The ongoing and (I believe) never-ending argument about are Christians subject to the laws in the Torah will never be settled until Messiah rules the world, at which time everyone will be forced to acknowledge that whatever Yeshua says we should do, we had better do.

But I would like to ask those who have been taught the Torah is only for Jews to consider the following:

  1. If Yeshua is the Son of God; and
  2. If disobedience to the laws in the Torah were, at the time Yeshua lived, a sin; and
  3. If Yeshua taught people to disobey his father and obey only him …

Then wouldn’t that make Yeshua a traitorous son and a disobedient, sinful Messiah?

Where else in the Bible does a son, a prince, try to overthrow his father’s kingdom and replace him as king? (I really shouldn’t have to tell you, should I?)

If Yeshua taught anything that was against the laws God had given to the people, then he would be in sin and a traitor to his own father. He would not have ever been an acceptable sacrifice, but since we know he WAS an acceptable sacrifice, then he (obviously) never did anything against his father or break the law, nor did he ever teach anyone else to break the law.

The only justification that Christianity has used to show where multiple times someone has taught that the Torah is not valid or necessary for Christians is from the letters of Paul to his congregations throughout the Middle East and Asia.

Paul was not a prophet, he was never contacted by God telling him, as God did with Moses or the Prophets of the Tanakh, to tell anyone anything. He was a missionary who said and did whatever he needed to in order to get people to listen to the Good News of the Messiah. He never converted to Christianity, he never changed his name from Shaul to Paul, and he never went exclusively to the Gentiles. In fact, he always went to teach in the synagogues first, then he went to the Gentiles.

And he never said that we could ignore the Torah, only that within the Gentile congregations who were having issues with their faith, that they should learn the Torah and obey it a little at a time and not have to become converts to Judaism all at once.

Just the same way that Isaiah told the people in the Northern tribes of Israel, who were constantly at odds with their faith, that they are so spiritually weak they need to learn God’s ways little by little and line by line (Isaiah 28:10.)

I don’t want to get into an argument about whether or not Shaul’s letters should be included in the Bible, or whether or not you have to obey the Torah- these are decisions that you have to make for yourself because no matter why you decide how you worship, when you meet God you will be held accountable for what you do or don’t do.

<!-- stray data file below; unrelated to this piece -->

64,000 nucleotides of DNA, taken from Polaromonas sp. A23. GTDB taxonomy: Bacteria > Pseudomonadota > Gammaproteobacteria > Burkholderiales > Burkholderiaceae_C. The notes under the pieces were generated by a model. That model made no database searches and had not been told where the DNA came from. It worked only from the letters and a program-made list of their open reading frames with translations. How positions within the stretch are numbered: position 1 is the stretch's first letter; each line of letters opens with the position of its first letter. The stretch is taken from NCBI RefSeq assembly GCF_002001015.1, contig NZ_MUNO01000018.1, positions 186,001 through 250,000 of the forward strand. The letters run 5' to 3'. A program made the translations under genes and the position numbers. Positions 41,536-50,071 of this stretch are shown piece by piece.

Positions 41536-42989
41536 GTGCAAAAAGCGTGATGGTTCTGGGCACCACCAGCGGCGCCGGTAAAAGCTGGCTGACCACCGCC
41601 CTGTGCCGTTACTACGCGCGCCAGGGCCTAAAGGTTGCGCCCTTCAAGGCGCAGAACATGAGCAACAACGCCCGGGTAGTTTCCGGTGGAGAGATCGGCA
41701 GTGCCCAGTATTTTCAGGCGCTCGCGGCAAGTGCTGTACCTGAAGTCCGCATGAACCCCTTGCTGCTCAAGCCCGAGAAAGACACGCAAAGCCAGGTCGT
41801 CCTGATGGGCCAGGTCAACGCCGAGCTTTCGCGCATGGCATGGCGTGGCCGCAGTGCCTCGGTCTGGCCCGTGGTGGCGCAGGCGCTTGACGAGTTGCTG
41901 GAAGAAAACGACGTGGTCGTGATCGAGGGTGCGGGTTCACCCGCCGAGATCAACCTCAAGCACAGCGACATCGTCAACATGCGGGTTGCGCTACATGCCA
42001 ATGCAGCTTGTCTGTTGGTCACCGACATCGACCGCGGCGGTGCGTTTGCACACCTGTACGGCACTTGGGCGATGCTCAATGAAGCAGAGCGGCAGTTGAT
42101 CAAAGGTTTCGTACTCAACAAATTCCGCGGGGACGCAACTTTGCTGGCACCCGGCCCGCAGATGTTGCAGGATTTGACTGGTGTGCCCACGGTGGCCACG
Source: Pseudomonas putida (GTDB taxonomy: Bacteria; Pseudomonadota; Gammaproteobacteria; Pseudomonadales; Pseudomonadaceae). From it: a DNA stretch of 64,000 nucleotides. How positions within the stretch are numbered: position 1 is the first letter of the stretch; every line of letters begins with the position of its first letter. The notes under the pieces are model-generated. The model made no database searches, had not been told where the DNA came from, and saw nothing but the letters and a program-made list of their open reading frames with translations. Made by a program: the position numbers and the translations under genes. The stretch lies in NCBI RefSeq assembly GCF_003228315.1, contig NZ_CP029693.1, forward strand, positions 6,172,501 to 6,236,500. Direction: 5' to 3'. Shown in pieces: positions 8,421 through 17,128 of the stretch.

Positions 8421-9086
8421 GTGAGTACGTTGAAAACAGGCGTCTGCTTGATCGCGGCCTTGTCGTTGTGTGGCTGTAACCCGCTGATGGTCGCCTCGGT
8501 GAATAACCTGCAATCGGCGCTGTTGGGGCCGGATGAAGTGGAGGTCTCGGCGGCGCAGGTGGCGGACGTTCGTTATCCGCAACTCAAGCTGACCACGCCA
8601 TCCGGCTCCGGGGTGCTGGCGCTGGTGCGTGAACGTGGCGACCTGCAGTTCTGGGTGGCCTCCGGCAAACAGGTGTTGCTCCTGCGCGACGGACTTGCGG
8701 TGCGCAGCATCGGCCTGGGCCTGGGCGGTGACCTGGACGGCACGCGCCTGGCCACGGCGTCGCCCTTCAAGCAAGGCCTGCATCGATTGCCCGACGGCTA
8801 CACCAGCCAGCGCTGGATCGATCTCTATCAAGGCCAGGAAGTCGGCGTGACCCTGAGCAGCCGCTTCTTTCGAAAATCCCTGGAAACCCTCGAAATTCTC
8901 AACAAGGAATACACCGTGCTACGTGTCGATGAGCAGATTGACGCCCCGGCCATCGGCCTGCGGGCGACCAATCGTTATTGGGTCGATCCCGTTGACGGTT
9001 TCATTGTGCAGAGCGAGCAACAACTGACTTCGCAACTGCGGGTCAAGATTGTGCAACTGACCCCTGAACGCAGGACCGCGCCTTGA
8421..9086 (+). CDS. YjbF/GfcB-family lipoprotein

My advice to everyone is that you best make sure whichever way you chose to live your life and worship God be an informed decision based on your own research because, as I said, you WILL be held accountable for that choice.

If a cop wants to give you a speeding ticket and you say you didn’t know what the speed limit was, he will tell you that ignorance of the law is no excuse. I believe God will have the same attitude.

Thank you for being here and please don’t forget to subscribe here and on my YouTube channel, as well. I hope you will share these messages with everyone you know and remember that I always welcome your comments.

That’s it for this week, so l’hitraot and Shabbat Shalom!

Parashot Vayakhel-Pekudey 2021 ( And he assembled / These are the accounts) Exodus 35 – 40

These last chapters complete not just the detailed narrative of the building of the Tabernacle, but the book of Exodus, as well. And, as you may have noticed, this Shabbat we have a double parashah.

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The details of the Tabernacle,. from the itemization of the articles to the size and breadth of the coverings, to the number of support beams, is exacting. We are told about every single item in such detail that it is almost easy to picture them in our minds.

Moses asks the people to voluntarily give the materials needed, and they give so willingly that he later has to tell them to stop because they gave so much more than was needed. The workers were also volunteers, and God gave divine wisdom to them in order that they could perform all the work required.
Once everything was done and put in place, Moses saw that the people had done everything, just as God said, and he blessed them.

The book ends with the Tabernacle completely put together, and God’s shekinah so filling the tent that Moses could not even enter it.

And when we come to the end of a Torah book, we say:

הזק חזק ונת חזק

(Be strong, be strong, and let us be strengthened)

Every time I read these last chapters of Exodus, and drag myself (sorry, but that’s the truth) through every, single, exacting detail of the Tabernacle, I always wonder why such a detailed listing? Why do we need to know exactly how many beams, how many footings for the beams, how many rings in the curtains, etc.? Will knowing this help me to become saved? Will knowing the exact number of pomegranates that were attached to the Cohan Gadol’s robe secure my place in heaven?

Obviously, not. So why do we have to know this? And while we’re at it, why do we have to know such exacting details in Ezekiel and Revelation when the temple is measured?

If you think that now I will give you the answer, well…you’re wrong. I don’t have an answer: that’s why I keep wondering about it. DUH!

But I do know one thing, and that is this: it is there for a reason.